Lucky break in cruelty case

A POSITIVE letter from a veterinary surgeon has helped a Wongarbon shearer escape a maximum six-month jail sentence for animal cruelty.

Magistrate Andrew Eckhold was not impressed when Timothy Miller was brought before Dubbo Local Court.

"These things make my blood boil,'' the magistrate said. "But in my role as a judicial officer, I need to put personal feelings aside.''

The court heard an adult and three children walking in Boberah Street, Wongarbon, saw Miller throw a blue cattle dog kelpie cross with force from the back of a Nissan Navara utility at 5.20pm on October 18.

Police said the three-year-old dog named Dig travelled an estimated 1.8 metres into the air before landing awkwardly on the ground.

The dog sustained a broken rear left leg and was later seized by police and the RSPCA to prevent further acts of animal cruelty.

Miller, 27, pleaded guilty in court.

His solicitor said the plea was entered on basis of recklessness, not intent.

"The dog is young and hyperactive,'' the solicitor said.

"It is used to jumping over fences and getting on and off the back of the ute.''

The court heard Miller was working on the ute and the dog was getting in the way.

“He picked the dog up and threw it. He expected the dog to land without incident,’’ the solicitor said.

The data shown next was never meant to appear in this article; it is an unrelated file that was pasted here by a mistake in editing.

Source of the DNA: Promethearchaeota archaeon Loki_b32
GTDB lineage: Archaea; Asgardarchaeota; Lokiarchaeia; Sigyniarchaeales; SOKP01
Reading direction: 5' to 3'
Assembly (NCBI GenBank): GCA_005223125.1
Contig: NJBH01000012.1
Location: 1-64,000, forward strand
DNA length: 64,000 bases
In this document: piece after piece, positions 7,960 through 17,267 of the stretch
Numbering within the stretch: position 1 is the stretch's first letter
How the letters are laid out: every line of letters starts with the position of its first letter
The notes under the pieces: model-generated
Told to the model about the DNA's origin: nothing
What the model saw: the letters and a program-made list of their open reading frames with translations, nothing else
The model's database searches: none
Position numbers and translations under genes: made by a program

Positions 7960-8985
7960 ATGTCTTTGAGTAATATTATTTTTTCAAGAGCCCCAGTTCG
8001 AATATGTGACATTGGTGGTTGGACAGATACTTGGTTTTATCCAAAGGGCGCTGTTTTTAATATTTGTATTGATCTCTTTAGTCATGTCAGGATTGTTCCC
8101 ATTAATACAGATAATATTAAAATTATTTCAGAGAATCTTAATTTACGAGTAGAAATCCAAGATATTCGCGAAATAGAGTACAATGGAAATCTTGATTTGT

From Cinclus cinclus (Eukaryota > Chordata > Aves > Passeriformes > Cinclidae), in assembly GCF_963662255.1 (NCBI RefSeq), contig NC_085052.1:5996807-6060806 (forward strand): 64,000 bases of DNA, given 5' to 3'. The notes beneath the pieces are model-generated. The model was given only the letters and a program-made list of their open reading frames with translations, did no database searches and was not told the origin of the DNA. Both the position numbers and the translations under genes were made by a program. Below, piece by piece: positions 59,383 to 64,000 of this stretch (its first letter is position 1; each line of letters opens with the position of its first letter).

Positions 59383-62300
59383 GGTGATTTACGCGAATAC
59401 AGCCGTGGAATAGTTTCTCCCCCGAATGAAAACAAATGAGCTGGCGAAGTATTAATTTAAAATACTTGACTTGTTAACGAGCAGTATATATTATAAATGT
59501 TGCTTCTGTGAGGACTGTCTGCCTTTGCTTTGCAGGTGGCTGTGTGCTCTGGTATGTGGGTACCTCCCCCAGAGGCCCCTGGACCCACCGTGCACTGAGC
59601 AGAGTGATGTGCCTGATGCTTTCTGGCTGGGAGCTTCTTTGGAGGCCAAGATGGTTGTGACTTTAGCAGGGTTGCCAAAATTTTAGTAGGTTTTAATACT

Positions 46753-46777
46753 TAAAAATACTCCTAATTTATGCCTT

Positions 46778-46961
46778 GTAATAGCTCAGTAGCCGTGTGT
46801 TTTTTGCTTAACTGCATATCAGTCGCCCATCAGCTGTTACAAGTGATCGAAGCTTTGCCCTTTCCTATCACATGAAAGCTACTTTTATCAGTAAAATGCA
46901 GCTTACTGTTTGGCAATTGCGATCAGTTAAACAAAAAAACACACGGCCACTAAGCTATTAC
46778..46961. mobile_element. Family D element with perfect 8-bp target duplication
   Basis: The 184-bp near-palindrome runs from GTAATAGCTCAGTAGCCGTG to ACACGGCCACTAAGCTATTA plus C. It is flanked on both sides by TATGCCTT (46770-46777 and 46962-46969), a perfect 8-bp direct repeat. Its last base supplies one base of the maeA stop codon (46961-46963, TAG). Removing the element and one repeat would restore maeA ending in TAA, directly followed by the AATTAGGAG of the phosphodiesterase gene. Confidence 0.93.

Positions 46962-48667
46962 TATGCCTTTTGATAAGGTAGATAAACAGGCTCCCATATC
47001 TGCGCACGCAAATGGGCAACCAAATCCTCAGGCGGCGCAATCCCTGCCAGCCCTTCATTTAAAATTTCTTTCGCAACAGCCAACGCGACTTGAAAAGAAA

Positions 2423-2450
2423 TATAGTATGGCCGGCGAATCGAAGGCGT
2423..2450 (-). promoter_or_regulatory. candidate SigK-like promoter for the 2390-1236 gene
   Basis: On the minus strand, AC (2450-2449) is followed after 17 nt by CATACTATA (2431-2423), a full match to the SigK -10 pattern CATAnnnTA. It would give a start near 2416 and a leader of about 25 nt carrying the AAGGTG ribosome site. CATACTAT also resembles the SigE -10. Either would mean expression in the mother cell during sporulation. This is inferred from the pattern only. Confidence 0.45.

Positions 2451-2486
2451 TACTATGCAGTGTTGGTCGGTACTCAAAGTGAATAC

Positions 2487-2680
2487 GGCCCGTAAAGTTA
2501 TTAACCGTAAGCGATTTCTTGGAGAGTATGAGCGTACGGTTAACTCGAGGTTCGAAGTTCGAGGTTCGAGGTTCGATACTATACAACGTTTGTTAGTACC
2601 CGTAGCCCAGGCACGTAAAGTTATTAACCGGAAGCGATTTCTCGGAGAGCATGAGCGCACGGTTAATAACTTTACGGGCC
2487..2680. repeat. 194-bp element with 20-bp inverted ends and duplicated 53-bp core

“When the dog was injured he rang the vet immediately and was told to administer pain relief previously prescribed for another dog. An appointment was made to see the vet early next morning.

“When the dog was seized and taken to the pound it was unable to see the vet as previously arranged.

“The impoundment resulted in a two-day delay in getting to the vet. A cast was put on the dog’s leg. The animal is as active as it ever was.’’

The solicitor said Miller attended the veterinary surgery on a regular basis with his animals.

“He has spent more than $7000 on his dogs in the last 12 months,’’ the solicitor said.

Magistrate Eckhold said the incident did not fall into the typical category of animal cruelty.

“The dog was defenceless and you did the wrong thing,’’ the magistrate said. 

“But the veterinary surgeon has written a glowing letter about you and you were able to provide the dog with immediate pain relief.

“The circumstances are very unusual. The vet says you look after your animals.’’

Magistrate Eckhold told Miller he faced a maximum sentence of six months in jail.

“I accept you care about your dogs,’’ he said.

“You have no criminal history at all.’’

Miller was placed on a 12-month good behaviour bond. He was ordered to pay $83 court costs.

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